Too quiet!

The Sandman

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This Forum is too quiet! No questions, comments, or concerns regarding security for us to discuss? Does anyone who understands the terms "salt" and "hash" want to give us a quick lesson in the password security measures built in to vBulletin 3?
 

floris

Habitué
Joined
Jan 17, 2004
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1,342
I am sorry :)

My real life changed quite a bit and I have to focus on a project now. When I have time (like now) I will come and post.
 

Kathy

Tazmanian Veteran
Joined
Jan 1, 2004
Messages
9,030
:yup:

Well....what do I know about salt and mash?

I put salt on my potatoes that I mash.

Does that work?

Ohhhh....you mean hash.......<gulp> I dunno. :bonk:

Can you tell I don't do the security on my server/site? I leave that to the experts....
 

jilly

Fan
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Jan 14, 2004
Messages
929
what are they?

never heard of salt or hash either - except for hash marks - aren't they //// = those things?
 

Wayne Luke

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Jan 6, 2004
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5,791
A hash mark is '#' but that isn't related.

A hash is a representation of the data. In the case of Bulletin Boards, it is a representation of the password. The resulting hash does not contain the original data and therefore it is not encryption nor is it possible to decipher what the original data was. In the case of vBulletin, they use an algorithm called MD5 to create these hashes. Regardless of the original length of the data MD5 will return a 32 character hash. It doesn't matter if the data contains a 10 character password or is a 15 megabyte file, the hash will be 32 characters long. Let's look at some examples:
The above paragraphs hash is 305bcab389533741897343b215874626.
apple = 1f3870be274f6c49b3e31a0c6728957f
banana = 72b302bf297a228a75730123efef7c41

The only way to break a MD5 hash is by a sequential dictionary brute force attack. Unfortunately, this is not like a normal dictionary attack. It will go sequentially through all printable characters in the ANSI character set making up "words" from 1 to about 60 characters in length. This however takes a long time because there 3.1217485503159922313815972297932e+144 possibilities in a 60 character passphrase. And yes, that is a really large number.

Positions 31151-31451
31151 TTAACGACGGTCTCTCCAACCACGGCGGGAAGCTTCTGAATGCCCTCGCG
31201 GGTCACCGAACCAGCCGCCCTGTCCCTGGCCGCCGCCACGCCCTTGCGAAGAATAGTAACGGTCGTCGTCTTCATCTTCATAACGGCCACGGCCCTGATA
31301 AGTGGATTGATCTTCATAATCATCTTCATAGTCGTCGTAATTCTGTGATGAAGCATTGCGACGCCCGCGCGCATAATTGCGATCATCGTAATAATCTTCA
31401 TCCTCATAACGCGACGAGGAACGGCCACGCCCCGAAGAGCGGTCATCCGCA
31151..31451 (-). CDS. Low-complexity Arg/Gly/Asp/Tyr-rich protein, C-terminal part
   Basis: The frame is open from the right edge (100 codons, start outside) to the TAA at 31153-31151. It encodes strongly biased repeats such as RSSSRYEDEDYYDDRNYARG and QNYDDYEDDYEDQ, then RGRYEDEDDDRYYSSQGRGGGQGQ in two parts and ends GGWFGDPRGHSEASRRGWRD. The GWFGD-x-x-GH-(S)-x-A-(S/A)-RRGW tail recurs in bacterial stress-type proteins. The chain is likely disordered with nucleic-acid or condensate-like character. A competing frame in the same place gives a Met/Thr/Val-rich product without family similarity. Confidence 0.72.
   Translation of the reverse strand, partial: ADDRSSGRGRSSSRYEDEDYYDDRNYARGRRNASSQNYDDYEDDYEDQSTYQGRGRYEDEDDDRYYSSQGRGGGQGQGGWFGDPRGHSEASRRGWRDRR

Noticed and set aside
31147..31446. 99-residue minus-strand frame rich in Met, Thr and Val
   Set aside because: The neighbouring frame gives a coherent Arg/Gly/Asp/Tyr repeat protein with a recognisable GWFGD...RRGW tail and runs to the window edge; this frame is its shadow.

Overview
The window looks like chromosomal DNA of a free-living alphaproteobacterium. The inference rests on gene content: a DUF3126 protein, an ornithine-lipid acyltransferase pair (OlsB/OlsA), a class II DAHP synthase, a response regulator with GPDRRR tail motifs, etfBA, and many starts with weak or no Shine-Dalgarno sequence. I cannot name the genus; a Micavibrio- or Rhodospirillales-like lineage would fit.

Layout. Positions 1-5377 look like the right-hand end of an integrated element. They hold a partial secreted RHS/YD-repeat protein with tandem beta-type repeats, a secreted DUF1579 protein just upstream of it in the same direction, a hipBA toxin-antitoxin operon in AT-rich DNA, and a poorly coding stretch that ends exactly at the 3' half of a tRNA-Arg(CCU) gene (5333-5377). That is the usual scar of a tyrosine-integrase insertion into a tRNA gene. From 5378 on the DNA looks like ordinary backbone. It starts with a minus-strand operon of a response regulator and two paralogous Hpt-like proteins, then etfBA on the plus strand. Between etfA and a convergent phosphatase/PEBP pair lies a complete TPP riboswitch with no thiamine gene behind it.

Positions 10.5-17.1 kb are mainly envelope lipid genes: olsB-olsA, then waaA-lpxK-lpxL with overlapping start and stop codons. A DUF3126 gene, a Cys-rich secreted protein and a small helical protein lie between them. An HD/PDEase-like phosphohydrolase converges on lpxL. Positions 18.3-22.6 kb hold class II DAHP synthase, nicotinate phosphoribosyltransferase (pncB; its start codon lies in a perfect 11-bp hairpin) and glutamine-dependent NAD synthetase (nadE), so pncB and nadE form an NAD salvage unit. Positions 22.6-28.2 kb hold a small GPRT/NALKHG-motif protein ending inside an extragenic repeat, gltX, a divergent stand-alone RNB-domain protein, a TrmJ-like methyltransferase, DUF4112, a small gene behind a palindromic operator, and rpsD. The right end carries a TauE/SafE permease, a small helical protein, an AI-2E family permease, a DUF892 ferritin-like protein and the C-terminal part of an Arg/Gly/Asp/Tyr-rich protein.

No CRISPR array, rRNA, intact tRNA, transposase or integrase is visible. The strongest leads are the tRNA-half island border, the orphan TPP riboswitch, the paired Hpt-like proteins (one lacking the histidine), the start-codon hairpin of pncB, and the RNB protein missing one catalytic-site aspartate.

The hash mechanism always returns the same results when fed with the same data. For this reason, you can compare hashes with known results and get the password as well. Doing a binary bubble sort is a lot faster than a brute force attack and is also a preferred method of many crackers. In order to get around this, most system will double hash the data to make it less recognizable. In other words they hash the hash. However whatever the board system can do, the crackers can do as well. In order to make the hash truly unique you have to add random data before hashing. This is where the salt comes in.

The salt is a random string of information introduced at the point of hashing data. In vBulletin, this is used to increase the chances that using the same password across multiple forums will result in different hashes. I say "increases" instead of guarantee because it is theoretically possible to have the same salt on two systems. Not likely but possible. By introducing a salt there is a seeming randomness to the resulting hashes that will foil most sequential dictionary attacks. In fact the way vBulletin does it would make these kinds of attacks virtually impossible unless the perpetrator already had access to the database. vBulletin still does double hashing but with a twist...

It hashes the password then adds the salt and hashes that result. Of course there are ways to increase password security on community forums. These range from enforcing password protocols to introducing a system level passphrase based salt and double salting the password before hashing it. If you have a new system you could also change the hashing methodology and use something like SHA1 which produces a longer hash over MD5.
 
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The Sandman

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Ahh... I'll probably re-read it once or twice but it is starting to make sense to me. Thanks Wayne. It seems to me that most security breeches must occur due to someone knowing someone else's password, having database access, use of very poorly chosen passwords, or stuff like that. Actually hacking a proper password sounds like a lot of work...
 
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